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Type: Journal article
Title: Australian sea lions Neophoca cinerea at colonies in South Australia: distribution and abundance, 2004 to 2008
Author: Shaughnessy, P.
Goldsworthy, S.
Hamer, D.
Page, B.
McIntosh, R.
Citation: Endangered Species Research, 2011; 13(2):87-98
Publisher: Inter-Research
Issue Date: 2011
ISSN: 1863-5407
Statement of
Peter D. Shaughnessy, Simon D. Goldsworthy, Derek J. Hamer, Brad Page and Rebecca R. McIntosh
Abstract: The Australian sea lion Neophoca cinerea is an endemic species listed as vulnerable under the Commonwealth ‘Environment Protection and Biodiversity Conservation Act’ and as Endangered by IUCN. Assessing its abundance is difficult because of its supra-annual (17 to 18 mo) breeding cycle, and pupping seasons that are extended (about 6 mo but varying between colonies) and asynchronous in their timing between colonies. Based mainly on surveys at most sites in South Australia (SA) between 2004 and 2008, and information from the literature, estimates of abundance are provided for 39 breeding colonies and 9 haulout sites where pups are recorded occasionally. From this study it is estimated that in SA, 3119 Australian sea lion pups are born per breeding cycle, an increase on former estimates by at least 16% resulting from recognition of new breeding colonies, targeting surveys to coincide with maximum pup numbers and using mark-recapture procedures at some colonies. With the addition of 503 pups in Western Australia, the overall estimate of pup abundance for the species is 3622. This leads to an estimate of 14780 animals using the multiplier 4.08. Trend data for the Seal Bay colony on Kangaroo Island indicated that pup numbers decreased at 0.54% yr–1 in the 22 yr (16 pupping seasons) from 1985 to 2007. A cause of the decrease is believed to be bycatch in the demersal shark gillnet fishery, which overlaps with sea lion foraging areas nearby. Area closures declared during 2010 within several km of all Australian sea lion breeding sites in SA should reduce the incidence of bycatch mortality.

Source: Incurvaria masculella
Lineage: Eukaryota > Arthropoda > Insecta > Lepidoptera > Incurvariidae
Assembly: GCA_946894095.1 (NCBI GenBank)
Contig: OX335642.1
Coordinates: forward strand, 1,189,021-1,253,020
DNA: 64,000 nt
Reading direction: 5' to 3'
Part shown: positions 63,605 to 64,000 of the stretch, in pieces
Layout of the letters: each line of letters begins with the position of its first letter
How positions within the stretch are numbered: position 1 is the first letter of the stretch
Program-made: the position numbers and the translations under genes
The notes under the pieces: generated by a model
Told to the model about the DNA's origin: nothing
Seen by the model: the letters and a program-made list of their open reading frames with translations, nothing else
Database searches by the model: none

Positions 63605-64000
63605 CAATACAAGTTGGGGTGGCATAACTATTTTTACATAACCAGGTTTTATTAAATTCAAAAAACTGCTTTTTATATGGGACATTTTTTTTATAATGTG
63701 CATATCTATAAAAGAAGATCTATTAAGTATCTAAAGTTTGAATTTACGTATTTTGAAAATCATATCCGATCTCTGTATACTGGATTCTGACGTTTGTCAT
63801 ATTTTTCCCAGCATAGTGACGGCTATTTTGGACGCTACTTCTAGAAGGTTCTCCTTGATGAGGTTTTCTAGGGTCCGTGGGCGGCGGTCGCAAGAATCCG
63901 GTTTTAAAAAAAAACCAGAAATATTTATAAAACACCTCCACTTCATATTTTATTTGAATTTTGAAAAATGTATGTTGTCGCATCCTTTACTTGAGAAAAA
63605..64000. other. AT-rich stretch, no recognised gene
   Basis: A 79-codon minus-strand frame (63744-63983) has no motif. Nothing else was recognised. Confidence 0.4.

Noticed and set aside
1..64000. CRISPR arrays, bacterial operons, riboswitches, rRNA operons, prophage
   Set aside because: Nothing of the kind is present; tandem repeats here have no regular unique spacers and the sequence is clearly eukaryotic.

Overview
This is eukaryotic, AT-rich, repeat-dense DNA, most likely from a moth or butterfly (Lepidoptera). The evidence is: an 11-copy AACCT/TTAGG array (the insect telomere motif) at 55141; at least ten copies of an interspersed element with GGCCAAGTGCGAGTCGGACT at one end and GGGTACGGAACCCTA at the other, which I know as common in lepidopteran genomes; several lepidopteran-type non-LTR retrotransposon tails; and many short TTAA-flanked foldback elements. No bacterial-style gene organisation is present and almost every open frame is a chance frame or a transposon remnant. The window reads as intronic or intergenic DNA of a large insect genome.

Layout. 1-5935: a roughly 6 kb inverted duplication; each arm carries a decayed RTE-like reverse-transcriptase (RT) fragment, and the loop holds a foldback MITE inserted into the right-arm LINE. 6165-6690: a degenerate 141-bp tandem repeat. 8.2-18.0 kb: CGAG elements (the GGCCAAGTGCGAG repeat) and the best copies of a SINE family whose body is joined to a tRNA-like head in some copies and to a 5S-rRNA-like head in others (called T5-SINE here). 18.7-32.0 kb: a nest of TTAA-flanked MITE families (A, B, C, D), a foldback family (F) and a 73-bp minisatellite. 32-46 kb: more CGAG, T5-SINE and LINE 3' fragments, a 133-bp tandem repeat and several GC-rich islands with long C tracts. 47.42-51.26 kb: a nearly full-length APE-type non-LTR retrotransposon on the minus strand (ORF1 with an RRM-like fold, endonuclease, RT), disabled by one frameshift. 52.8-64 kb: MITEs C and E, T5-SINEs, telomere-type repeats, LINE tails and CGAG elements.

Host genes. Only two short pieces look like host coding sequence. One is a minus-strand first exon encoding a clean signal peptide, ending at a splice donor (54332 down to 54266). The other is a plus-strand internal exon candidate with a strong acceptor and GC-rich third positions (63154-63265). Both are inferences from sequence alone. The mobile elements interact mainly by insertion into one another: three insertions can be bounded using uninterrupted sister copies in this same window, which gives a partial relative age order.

Keywords: Australian sea lion; Neophoca cinerea; otariid; abundance; distribution; fishery bycatch
Rights: Copyright © 2011 Inter-Research.
RMID: 0020110794
DOI: 10.3354/esr00317
Appears in Collections:Earth and Environmental Sciences publications

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